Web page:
Amid mounting questions, two women who may or may not have been lost at sea for five months are sticking to their story—which involves a massive storm and "terrifying" shark attacks—and adding one new wrinkle: the Taiwanese fishing vessel that was reported to have rescued them actually tried to kill them, NBC News reports. In an interview with Matt Lauer Wednesday on Today, Jennifer Appel, 48, said the fishing vessel rammed their 50-foot sailboat on purpose. "The Taiwanese fishing vessel was not planning to rescue us," she said. "They tried to kill us during the night." She said that was what finally prompted her to call the Coast Guard for help—after never activating their boat's emergency beacon—which she did by using a surfboard to board the fishing vessel and use its satellite phone.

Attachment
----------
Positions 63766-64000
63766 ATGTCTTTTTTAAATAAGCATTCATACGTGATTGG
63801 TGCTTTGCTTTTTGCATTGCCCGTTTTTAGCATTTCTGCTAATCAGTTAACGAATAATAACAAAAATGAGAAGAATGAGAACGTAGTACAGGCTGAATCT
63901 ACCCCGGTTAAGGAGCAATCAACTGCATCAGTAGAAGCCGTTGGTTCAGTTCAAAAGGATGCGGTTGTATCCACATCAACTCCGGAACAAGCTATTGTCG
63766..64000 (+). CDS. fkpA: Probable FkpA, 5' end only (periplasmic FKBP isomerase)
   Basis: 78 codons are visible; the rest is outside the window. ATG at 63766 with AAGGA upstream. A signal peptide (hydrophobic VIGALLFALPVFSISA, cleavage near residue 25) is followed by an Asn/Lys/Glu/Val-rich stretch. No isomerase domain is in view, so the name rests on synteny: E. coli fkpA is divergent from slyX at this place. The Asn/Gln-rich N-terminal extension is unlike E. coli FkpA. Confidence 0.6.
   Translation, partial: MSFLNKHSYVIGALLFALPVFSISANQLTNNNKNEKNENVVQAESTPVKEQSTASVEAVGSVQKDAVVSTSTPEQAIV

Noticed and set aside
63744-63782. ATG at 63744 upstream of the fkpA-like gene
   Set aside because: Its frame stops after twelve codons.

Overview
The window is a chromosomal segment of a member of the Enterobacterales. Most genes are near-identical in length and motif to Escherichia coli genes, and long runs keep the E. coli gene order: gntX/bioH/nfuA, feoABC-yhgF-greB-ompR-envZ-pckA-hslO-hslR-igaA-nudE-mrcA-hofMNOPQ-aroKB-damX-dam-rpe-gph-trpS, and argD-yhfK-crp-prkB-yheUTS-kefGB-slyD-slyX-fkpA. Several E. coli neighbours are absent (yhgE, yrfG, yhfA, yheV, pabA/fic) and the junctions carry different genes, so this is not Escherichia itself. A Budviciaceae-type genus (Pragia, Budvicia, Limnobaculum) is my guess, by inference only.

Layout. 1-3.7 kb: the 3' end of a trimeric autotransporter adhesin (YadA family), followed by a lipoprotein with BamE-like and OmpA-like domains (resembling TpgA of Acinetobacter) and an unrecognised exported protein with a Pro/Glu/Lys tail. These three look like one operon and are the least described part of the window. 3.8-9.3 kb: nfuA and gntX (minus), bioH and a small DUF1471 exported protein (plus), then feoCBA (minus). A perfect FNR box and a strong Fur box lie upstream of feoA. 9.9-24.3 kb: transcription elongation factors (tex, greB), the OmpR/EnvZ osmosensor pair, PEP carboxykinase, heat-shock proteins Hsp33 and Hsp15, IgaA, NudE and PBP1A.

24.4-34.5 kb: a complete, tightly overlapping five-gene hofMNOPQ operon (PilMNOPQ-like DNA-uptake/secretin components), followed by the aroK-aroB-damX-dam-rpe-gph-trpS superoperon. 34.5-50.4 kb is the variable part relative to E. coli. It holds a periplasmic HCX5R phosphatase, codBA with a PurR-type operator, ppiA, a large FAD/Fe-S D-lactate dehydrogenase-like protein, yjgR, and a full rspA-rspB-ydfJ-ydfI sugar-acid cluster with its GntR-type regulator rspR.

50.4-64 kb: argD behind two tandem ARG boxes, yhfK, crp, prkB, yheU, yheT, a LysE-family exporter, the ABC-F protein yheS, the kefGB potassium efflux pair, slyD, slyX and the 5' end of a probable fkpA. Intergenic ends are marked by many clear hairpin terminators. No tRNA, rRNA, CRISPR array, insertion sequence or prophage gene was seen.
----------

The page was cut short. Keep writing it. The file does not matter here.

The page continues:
Appel earlier claimed she and Tasha Fuiava, 26, were beset by a Force 11 storm with massive waves soon after leaving Hawaii in May, but NOAA has no record of that size a storm in the area at the time, People reports. On Wednesday, Appel said she believes officials are underestimating storm sizes. Fuiava, on the other hand, said she slept through the storm, which apparently took out their boat's engine and damaged its mast. The pair also maintained tiger sharks repeatedly hit the boat with their tails despite experts saying that would be highly unusual. Appel said the sharks were telling them, "You're in our living room." A couple other oddities from the interview: Appel denied the Coast Guard's claim that it contacted them in June; denied, in fact, ever actually being "lost at sea"; and, as Time reports, twice interrupted Lauer to plug her Garmin GPS and Katadyn water purifier. (Read more lost at sea stories.)